Although subject to heightened scrutiny in most privilege analyses, in-house lawyers still have more than a puncher’s chance to secure privilege protection—so long as they prove the requisite privilege elements. But, as adidas America recently learned, companies cannot rely on conclusory statements or ipse dixit arguments to persuade a federal court that the privilege protects an in-house lawyer’s emails from discovery. LPD New York, LLC v. adidas America, Inc., 2018 WL 6437078 (EDNY Dec. 7, 2018). You may read the opinion, which offers a bevy of lessons for in-house counsel, here.
Procedure and No Substance
In this breach-of-contract and IP-related lawsuit over development of “Classic Tees” for certain NCAA blue-blood basketball programs, LPD New York, a fashion designer, sought production of adidas’ in-house lawyers’ emails involving adidas employees. Read LPD’s letter motion here.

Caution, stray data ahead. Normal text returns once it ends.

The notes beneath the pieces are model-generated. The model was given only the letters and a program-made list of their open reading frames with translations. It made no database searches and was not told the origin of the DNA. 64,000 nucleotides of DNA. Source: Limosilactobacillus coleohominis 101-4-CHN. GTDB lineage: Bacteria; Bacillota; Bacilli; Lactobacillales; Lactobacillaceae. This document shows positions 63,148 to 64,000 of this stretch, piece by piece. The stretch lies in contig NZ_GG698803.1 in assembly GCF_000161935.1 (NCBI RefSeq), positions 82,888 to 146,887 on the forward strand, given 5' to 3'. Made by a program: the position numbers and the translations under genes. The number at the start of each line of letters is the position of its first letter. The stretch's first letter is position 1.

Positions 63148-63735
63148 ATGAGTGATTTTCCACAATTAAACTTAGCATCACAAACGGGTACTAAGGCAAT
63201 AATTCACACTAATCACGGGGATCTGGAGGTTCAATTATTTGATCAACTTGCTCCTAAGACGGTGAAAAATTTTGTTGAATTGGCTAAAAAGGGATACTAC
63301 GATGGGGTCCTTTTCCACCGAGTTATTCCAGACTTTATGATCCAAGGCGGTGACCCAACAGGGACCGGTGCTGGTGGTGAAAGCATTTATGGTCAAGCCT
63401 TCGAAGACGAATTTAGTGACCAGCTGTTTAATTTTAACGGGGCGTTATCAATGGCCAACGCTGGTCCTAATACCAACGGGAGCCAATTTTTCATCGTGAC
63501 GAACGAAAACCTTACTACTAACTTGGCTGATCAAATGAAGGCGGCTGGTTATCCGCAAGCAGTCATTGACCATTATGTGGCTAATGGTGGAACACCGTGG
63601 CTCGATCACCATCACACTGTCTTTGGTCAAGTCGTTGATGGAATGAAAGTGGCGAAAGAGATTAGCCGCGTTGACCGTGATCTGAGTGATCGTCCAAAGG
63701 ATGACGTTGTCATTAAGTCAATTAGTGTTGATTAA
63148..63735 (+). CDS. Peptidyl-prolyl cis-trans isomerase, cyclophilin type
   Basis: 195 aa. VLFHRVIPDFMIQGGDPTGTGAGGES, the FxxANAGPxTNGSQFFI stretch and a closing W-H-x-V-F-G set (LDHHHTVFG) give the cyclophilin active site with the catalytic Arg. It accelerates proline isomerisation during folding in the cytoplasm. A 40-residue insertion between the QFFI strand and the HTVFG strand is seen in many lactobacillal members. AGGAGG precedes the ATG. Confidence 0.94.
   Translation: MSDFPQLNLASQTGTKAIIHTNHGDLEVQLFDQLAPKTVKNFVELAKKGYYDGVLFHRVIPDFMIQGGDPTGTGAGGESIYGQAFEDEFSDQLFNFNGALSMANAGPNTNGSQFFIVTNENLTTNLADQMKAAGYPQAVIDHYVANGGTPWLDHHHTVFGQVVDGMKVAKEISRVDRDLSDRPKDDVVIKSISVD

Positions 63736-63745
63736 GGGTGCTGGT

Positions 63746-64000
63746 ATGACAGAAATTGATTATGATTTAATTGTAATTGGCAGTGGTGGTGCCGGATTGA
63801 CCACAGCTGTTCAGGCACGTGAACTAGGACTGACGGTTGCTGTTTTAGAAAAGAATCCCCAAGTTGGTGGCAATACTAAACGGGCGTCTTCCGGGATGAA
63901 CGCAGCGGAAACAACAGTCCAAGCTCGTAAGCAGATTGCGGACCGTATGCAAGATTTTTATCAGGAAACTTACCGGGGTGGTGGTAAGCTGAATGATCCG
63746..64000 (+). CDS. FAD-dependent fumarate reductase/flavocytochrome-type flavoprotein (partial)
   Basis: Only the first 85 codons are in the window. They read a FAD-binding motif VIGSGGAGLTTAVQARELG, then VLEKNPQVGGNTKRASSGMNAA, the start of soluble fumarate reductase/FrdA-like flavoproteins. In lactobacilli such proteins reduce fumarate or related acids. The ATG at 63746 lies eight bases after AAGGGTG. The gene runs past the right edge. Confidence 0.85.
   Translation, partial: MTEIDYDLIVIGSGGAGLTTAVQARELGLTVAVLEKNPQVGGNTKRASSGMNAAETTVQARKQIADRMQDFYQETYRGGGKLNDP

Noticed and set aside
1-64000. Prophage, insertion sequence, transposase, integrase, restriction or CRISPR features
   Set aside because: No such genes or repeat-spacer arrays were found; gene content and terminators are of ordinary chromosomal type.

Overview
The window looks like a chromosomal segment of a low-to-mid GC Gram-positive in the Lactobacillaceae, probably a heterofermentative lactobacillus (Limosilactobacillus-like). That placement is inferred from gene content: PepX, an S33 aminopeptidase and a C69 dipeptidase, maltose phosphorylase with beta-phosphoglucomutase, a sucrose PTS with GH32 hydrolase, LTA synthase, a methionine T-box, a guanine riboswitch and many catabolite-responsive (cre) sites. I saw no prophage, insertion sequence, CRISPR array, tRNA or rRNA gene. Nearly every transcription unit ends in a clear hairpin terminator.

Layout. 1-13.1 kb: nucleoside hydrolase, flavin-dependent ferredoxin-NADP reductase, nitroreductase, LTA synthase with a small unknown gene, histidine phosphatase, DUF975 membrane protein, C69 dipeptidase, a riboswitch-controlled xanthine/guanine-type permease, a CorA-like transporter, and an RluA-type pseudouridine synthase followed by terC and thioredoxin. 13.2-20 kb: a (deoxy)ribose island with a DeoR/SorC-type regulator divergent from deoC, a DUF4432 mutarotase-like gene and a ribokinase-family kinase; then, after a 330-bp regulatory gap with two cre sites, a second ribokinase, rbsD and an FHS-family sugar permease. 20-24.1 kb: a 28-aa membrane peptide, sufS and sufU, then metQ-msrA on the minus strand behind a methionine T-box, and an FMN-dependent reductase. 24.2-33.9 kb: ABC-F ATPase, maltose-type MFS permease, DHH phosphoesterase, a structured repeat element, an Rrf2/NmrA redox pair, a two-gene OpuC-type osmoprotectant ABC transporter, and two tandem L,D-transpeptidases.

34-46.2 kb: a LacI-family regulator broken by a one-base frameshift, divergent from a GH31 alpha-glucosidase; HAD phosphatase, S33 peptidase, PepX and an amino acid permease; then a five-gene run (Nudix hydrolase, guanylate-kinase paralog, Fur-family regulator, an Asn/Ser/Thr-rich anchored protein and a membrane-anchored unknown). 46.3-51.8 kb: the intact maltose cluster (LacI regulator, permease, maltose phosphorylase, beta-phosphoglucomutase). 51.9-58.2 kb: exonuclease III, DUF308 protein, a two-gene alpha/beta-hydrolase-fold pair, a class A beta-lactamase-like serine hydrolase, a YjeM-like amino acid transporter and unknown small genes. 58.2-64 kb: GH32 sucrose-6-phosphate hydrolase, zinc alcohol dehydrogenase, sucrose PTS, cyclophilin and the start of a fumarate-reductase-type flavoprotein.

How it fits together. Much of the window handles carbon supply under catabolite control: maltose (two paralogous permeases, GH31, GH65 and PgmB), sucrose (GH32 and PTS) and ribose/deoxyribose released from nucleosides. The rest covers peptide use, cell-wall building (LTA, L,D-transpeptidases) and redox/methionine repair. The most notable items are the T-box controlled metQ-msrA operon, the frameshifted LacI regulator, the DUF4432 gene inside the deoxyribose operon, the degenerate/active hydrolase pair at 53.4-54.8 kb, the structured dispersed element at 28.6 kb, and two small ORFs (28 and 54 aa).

Some of the emails LPD sought were from adidas employees to an in-house lawyer, other emails referenced adidas’ in-house lawyers, and other emails were between non-lawyer employees that copied an in-house lawyer. Yet, adidas’ primary arguments against production were procedural, not substantive. If the procedural arguments failed, then adidas simply argued that LPD’s motion was otherwise “unsupported by the law.”
That’s it. Read adidas’ response here.
Conclusory Statements Insufficient to Sustain Privilege Objection
In rejecting adidas’ privilege defenses, the court noted that, other than saying that LPD’s privilege position was “unsupported by the law,” adidas “provide[d] no further explanation, evidentiary showing, or legal analysis.” The court found that this “perfunctory assertion” constituted